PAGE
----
Jacob asks Laban for leave of his land with his belonging, his wives, and children:
Genesis 31:27 – And Laban said unto him, if now I have found favor in thine eyes, tarry: for I have divined that Jehovah hath blessed me for thy sake.
Laban seems to be asking for more blessings from Jehovah due to Jacob’s presence, so he would like to collect on it, and asks Jacob to negotiate a new wage and stay (tarry). Jacob, with all aforementioned belongings, asks Laban when he can finally fend for his own household. Laban asks Jacob, in a set of words “what’s your price?”
Jacob responds by asking Laban to come to an agreement: Jacob will continue to tend to his flocks, but he will remove (day by day) all the imperfect animals, and bring them into his flock, leaving the perfectly colored and strong flock with Laban. Laban agrees. In a sort of earthly spell:
31:37 – And Jacob took him rods of fresh poplar, and of the almond and of the planetree; and peeled white streaks in them, and made the white appear which was in the rods. And he set rods which he had peeled over against the flocks in the gutters in the watering-troughs where the flocks came to drink; and they conceived when they came to drink. And the flocks conceived before the rods, and the flocks brought forth ringstreaked, speckled, and spotted.
Stripping branches of their bark to expose the whiteness of the wood, he was able to manipulate the breeding of imperfect animals and direct the stronger animals into his flock. This is one topic that definitely requires study by the more botany minded. He directed the feeble of the lambs to Laban’s flock, strengthening his own. The sons of Laban became aware of this manipulation and passed it on to their father. Jacob realizes Laban’s attitude towards Jacob had changed (you think?) so Jehovah tells Jacob to return to the land of his fathers. Jacob calls upon his wives, daughters of Laban and accuses Laban of deceiving him due to wage changes. So, for revenge, Jacob manipulated the flock and their offspring.
Ok, so multiple times Jehovah has told Jacob that he will protect him, not to be afraid. So why couldn’t Jacob just walk away? He knew Laban was deceiving him through his wages, so why return deceit with more deceit?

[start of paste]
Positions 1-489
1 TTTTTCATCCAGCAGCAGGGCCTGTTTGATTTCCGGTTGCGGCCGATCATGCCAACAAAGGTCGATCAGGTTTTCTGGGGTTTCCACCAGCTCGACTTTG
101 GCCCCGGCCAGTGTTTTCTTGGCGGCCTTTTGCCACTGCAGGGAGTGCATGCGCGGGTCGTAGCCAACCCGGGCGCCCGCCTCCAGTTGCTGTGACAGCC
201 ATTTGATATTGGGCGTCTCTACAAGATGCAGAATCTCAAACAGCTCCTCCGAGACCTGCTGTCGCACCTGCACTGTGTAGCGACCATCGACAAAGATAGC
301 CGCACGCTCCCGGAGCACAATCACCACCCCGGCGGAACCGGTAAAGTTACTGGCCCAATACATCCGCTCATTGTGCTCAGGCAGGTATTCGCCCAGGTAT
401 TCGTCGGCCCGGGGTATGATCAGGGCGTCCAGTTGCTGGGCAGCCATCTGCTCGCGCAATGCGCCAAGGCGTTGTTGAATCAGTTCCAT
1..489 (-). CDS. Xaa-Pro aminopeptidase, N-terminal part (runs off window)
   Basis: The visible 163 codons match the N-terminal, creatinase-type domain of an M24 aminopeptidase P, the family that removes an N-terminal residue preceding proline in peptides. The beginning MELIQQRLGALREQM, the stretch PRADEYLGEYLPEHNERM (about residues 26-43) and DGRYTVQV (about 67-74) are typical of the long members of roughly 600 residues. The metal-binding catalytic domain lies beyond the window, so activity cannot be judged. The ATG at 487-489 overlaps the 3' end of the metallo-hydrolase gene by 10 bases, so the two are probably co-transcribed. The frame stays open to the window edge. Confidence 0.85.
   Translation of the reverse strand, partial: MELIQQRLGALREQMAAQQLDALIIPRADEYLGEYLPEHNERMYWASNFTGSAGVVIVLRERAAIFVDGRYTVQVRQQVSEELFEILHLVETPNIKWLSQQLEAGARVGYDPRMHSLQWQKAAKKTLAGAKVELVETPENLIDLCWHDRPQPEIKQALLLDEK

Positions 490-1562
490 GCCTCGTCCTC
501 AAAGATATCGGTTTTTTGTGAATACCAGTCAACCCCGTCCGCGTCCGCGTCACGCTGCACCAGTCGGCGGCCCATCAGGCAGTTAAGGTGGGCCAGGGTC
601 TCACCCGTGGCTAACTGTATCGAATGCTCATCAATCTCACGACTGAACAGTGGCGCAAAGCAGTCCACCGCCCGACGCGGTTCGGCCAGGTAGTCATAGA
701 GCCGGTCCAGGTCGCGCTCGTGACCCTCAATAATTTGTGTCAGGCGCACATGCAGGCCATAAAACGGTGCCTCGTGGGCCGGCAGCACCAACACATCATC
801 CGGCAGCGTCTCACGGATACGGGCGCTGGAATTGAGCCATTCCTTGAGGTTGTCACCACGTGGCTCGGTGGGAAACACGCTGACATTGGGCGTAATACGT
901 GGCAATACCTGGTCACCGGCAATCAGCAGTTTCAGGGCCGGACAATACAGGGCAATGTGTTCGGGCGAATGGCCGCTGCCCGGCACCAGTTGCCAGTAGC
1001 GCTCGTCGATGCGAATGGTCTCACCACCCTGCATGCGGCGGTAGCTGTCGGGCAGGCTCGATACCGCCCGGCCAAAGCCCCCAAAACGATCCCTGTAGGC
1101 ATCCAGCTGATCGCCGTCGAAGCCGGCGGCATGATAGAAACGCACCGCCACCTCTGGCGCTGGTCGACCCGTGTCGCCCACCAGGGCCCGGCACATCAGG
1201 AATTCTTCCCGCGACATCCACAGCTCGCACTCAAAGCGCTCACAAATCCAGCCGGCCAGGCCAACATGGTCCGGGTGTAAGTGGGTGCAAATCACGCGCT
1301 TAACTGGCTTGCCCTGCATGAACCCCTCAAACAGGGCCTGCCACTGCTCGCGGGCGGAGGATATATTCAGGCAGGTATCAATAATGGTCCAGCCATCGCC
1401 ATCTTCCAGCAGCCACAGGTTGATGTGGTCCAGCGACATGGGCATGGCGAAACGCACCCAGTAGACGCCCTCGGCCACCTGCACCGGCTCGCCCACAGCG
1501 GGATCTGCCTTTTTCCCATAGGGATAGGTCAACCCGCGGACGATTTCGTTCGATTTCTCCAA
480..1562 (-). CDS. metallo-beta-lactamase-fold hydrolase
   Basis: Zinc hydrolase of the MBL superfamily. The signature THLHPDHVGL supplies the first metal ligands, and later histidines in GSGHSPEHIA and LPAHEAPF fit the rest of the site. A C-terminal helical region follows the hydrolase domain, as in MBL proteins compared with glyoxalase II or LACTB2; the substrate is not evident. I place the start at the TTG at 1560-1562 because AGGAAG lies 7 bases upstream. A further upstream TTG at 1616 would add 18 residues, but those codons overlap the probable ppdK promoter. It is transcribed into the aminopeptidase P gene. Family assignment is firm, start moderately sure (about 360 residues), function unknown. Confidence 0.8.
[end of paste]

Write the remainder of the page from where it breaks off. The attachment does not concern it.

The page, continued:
Is Jacob really an example we should be following in modern times?
Jacob calls upon his cousin-wives, tells them to pack up, and explains to them the reason for his actions: he dreamed about it and God was the one who took the cattle of their father.
It wasn’t Jacob? It was God’s doing?
Rachel and Leah, knowing they no longer have an inheritance with their father, affirm with Jacob that it was time to leave. Inheritance? Was it all about money and possessions for them?
So on their way out, Rachel stole all the teraphim (household idols?) of her father, and Isaac packed up and left without informing Laban. Laban got word, and in 7 days, he caught up with Jacob and his daughters, accusing Jacob of carrying his daughters away “captives of the sword.” He also indicated, if he had told him to leave, Laban would have sent him off with mirth, songs, tabret and harp (a celebration).
31:31 – And Jacob answered and said to Laban, Because I was afraid: for I said, Lest thou should takest thy daughters from me by force.
After all the promises, dreams, visions, and miracles from Jehovah, Jacob STILL walks in fear (or does he not, but feigns fear to compromise his adversary?). He keeps breaking the promise Jehovah put on him: to not fear and go forth to where he commands. Laban, realizing his collection of gods had been stolen (Rachel) accuses Jacob of stealing them. Rachel, in an act of deception, hides them from not only her father as he searches for them, but also Jacob. The final conclusion of this conflict is both sides airing their issues: Laban claims all of Jacob’s possessions are his, Jacob claims they all belong to him because of the deceitful actions of Laban. So the form a covenant, a peace treaty, and form it using a heap of stones, which not only acts as a symbol of their treaty, but also a demarcation line that neither one will cross the stone to get to the other. The next morning, Laban says goodbye to his daughters and children, and returns home, peacefully, as he promised.
Moral of the story: It seems forming a peaceful covenant and demarcating it has worked somewhat well for these peoples in their culture. Where is Jehovah to create this peace between the peoples they say he created? Will he bless Laban for treating Jacob well?